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Pound Ridge Daily Voice serves Pound Ridge, NY
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Pound Ridge Deer Management Program to Continue

POUND RIDGE, N.Y. – Now entering its seventh year, town officials say they expect to approve the continuance of the Pound Ridge Deer Management Program at the town board’s April 12 meeting.

At the monthly supervisor forum held Saturday morning at the town house, Police Chief David Ryan gave an overview of the program to a room full of hunters, conservationists and board members.

“This is not a recreation program,” Ryan said. “It’s an environmental program. To be successful, we have to be out there hunting. The goal is to cull the herd. We don’t just want to have less deer; we want to have healthier deer.”

The town board proposed the Deer Management Program in 2005 after a review by local environmental groups. The idea was to find a way to cull the deer herd in Pound Ridge on a limited basis. It was decided that the police department, under the direction of the town board and with input from the Deer Management Committee, State Department of Environmental Conservation and the Pound Ridge Conservation Board, would operate the program and maintain all the records.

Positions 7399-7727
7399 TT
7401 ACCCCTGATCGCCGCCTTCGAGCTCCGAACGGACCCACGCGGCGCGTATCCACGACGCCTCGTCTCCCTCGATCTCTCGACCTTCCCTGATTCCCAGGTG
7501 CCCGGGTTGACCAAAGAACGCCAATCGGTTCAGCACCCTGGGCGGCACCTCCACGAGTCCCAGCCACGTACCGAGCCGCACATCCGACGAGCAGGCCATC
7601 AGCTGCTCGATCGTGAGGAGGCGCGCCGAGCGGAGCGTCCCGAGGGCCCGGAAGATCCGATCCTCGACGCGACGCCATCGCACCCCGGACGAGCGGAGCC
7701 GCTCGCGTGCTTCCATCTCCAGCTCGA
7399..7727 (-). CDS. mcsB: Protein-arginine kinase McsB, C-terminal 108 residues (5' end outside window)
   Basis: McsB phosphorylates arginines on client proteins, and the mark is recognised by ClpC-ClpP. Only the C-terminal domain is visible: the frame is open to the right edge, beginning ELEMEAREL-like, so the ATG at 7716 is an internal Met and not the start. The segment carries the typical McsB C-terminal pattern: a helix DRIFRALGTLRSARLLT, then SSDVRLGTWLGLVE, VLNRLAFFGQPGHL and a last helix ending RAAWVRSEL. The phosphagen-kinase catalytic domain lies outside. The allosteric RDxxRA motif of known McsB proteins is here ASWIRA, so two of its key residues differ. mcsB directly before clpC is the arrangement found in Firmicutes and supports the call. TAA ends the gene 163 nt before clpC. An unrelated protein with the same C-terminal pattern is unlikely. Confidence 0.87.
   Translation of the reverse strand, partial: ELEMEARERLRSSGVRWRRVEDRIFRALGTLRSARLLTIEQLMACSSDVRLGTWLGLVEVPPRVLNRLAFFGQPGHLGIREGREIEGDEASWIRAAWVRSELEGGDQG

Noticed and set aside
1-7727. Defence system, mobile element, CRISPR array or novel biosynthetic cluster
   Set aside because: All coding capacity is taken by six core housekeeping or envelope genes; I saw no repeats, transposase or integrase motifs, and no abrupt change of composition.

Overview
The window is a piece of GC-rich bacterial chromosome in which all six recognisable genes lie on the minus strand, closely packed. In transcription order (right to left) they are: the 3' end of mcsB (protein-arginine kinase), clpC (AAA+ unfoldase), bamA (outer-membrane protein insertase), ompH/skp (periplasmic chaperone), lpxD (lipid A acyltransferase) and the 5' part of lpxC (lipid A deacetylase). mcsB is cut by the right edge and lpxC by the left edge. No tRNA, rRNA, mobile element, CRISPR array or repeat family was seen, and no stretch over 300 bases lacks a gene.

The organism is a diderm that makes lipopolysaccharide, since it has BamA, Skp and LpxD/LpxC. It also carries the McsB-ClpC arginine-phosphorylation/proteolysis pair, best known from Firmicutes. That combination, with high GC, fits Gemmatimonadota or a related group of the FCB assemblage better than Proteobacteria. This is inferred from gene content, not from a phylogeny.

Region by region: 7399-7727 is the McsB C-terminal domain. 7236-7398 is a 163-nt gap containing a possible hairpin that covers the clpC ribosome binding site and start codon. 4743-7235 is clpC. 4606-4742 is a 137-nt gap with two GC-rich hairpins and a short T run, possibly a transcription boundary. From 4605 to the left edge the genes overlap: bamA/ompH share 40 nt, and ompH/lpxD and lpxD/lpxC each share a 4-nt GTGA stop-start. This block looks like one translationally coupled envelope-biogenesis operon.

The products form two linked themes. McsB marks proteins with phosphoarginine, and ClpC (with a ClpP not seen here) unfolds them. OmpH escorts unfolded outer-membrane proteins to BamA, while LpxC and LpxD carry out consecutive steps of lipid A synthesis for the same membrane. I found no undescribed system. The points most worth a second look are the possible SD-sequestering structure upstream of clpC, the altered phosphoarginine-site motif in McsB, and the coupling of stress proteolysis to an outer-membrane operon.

“When we started, there were no other organized programs in the county,” said Deputy Supervisor and Deer Management Committee Member John Powers. “We’ve expanded the (deer) committee to include the county. We will recommend continuing the program with just some minor changes.”

The program allows only for bow hunting, which must be done from a stand.

“Bow hunting is the safest form,” Ryan said. “This year, we will be requiring a tree harness for when you are in your stand. If you don’t already have one, go out and get one.”

Those seeking to partake in the program have to pass a bow-and-arrow proficiency test to show they’re accurate from 25 yards by hitting three out of five targets. Once the test is passed, every hunter gets a photo ID card and a parking permit that must be clearly displayed on their vehicle. Hunters also have to call in to the police station when they enter the woods and call again when they leave.

Ryan said he hopes to assign properties to hunters next month and urges them to scout them throughout the summer to make their hunting more efficient.

“You have to figure out where the deer are and know the property like the back of your hand,” Ryan said.

Several recommendations Ryan said he’d like to eventually see incorporated into the program are a deer count for bucks and does, to determine the regeneration of the woods’ understory, to organize regional deer management programs and to consolidate hunting properties in Pound Ridge, among others.

Ryan also noted that car/deer accident reports are down, but said it was difficult to tell why.

Supervisor Gary Warshauer said he believed the town board will vote to continue the program when it meets next month.

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